Seven months ago 500lb bombs were tearing into Taliban positions outside Sangin district centre in Helmand province as the US Marines launched an aggressive and costly campaign against Taliban insurgents. The infusion of troops, including US Marines, was part of President Obama's "surge" and, despite widespread suspicion of Nato's spin, it genuinely seems that their arrival had an impact, especially in Helmand and neighbouring Kandahar, although neither province is yet safe, nor going to be in the immediate future.
The Taliban matched Obama's surge with their own escalation. But the gun battles and roadside blasts that once took place in Sangin's heart have migrated to its fringes and it's hard to see that as anything but a vindication of the Marines' aggressive tactics. That's not because the fighting is over, but it is happening away from the population hub deemed crucial in counter-insurgency.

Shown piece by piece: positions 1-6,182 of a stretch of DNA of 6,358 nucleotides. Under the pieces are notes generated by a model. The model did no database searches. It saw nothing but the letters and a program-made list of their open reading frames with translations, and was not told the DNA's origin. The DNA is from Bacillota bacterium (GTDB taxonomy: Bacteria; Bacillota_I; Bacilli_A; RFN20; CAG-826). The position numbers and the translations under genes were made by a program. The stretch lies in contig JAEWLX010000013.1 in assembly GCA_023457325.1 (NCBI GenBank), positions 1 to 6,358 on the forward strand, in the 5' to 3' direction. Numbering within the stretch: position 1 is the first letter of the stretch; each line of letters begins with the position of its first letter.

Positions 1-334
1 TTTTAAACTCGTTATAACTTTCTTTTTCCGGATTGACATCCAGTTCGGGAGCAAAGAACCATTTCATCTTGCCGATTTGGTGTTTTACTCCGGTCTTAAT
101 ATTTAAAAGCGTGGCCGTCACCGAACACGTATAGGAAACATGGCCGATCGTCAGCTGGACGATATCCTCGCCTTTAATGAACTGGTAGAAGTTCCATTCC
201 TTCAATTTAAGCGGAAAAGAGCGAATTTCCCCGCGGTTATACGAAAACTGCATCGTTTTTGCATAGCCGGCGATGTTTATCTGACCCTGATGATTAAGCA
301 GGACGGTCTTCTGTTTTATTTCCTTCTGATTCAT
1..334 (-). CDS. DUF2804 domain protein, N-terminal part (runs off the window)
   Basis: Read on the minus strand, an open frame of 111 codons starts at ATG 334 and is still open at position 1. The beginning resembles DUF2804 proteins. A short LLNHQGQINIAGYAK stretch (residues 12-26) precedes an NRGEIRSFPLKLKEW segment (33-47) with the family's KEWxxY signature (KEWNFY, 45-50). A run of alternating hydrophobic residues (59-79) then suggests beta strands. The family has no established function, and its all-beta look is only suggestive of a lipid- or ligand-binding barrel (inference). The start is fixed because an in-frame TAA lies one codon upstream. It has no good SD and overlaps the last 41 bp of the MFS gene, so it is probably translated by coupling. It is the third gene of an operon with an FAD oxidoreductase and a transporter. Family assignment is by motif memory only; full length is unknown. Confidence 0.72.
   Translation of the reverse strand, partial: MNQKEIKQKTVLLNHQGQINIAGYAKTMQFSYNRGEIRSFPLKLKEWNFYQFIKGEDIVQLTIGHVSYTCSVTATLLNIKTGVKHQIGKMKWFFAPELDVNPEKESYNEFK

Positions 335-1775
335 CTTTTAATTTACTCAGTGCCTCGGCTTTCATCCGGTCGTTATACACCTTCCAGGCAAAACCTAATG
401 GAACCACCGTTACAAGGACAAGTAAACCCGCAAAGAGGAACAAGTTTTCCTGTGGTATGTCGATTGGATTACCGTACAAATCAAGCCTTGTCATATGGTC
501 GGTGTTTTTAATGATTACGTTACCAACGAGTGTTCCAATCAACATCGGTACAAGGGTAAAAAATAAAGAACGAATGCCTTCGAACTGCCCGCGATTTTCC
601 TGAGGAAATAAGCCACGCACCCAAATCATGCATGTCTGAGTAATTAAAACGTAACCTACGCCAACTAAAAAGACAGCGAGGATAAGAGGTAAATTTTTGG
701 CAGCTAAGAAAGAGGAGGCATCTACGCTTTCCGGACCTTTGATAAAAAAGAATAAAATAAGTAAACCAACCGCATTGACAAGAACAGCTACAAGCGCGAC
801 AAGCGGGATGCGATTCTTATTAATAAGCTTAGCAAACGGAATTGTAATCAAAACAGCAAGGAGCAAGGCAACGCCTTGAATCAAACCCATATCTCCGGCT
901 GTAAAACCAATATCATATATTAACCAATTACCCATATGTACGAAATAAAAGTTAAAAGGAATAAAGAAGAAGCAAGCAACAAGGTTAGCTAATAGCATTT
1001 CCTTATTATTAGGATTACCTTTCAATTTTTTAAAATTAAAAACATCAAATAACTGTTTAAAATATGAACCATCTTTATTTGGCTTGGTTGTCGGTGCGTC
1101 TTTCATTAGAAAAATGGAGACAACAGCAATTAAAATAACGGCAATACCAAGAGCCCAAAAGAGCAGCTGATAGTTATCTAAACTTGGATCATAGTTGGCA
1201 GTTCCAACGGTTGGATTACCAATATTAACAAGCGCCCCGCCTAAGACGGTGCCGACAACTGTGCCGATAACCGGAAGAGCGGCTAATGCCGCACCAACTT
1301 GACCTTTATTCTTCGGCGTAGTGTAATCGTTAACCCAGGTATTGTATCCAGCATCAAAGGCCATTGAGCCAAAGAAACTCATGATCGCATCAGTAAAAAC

To some that's an achievement. One elder said: "If the US Marines leave Sangin, then it will be like before, when the British were here and the Taliban will capture most of the district. I don't think any [other] foreign troops could bring the same security."Reuse content